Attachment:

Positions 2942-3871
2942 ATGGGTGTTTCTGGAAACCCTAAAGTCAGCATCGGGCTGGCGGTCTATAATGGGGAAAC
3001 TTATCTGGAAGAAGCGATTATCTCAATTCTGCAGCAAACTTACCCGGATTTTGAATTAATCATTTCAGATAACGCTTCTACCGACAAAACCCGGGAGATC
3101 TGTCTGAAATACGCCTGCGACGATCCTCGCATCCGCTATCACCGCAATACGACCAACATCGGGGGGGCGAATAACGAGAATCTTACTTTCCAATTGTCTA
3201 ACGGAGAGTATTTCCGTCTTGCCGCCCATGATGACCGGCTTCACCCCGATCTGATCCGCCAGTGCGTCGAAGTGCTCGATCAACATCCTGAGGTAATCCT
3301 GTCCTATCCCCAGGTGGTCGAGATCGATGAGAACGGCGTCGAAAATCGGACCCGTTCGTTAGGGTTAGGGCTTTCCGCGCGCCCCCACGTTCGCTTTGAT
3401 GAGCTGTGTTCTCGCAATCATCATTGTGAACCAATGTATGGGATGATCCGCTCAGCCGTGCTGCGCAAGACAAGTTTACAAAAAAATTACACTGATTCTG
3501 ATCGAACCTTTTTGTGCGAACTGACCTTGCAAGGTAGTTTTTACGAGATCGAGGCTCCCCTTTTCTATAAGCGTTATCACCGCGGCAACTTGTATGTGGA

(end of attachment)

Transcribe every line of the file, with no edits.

Positions 2942-3871
2942 ATGGGTGTTTCTGGAAACCCTAAAGTCAGCATCGGGCTGGCGGTCTATAATGGGGAAAC
3001 TTATCTGGAAGAAGCGATTATCTCAATTCTGCAGCAAACTTACCCGGATTTTGAATTAATCATTTCAGATAACGCTTCTACCGACAAAACCCGGGAGATC
3101 TGTCTGAAATACGCCTGCGACGATCCTCGCATCCGCTATCACCGCAATACGACCAACATCGGGGGGGCGAATAACGAGAATCTTACTTTCCAATTGTCTA
3201 ACGGAGAGTATTTCCGTCTTGCCGCCCATGATGACCGGCTTCACCCCGATCTGATCCGCCAGTGCGTCGAAGTGCTCGATCAACATCCTGAGGTAATCCT
3301 GTCCTATCCCCAGGTGGTCGAGATCGATGAGAACGGCGTCGAAAATCGGACCCGTTCGTTAGGGTTAGGGCTTTCCGCGCGCCCCCACGTTCGCTTTGAT
3401 GAGCTGTGTTCTCGCAATCATCATTGTGAACCAATGTATGGGATGATCCGCTCAGCCGTGCTGCGCAAGACAAGTTTACAAAAAAATTACACTGATTCTG
3501 ATCGAACCTTTTTGTGCGAACTGACCTTGCAAGGTAGTTTTTACGAGATCGAGGCTCCCCTTTTCTATAAGCGTTATCACCGCGGCAACTTGTATGTGGA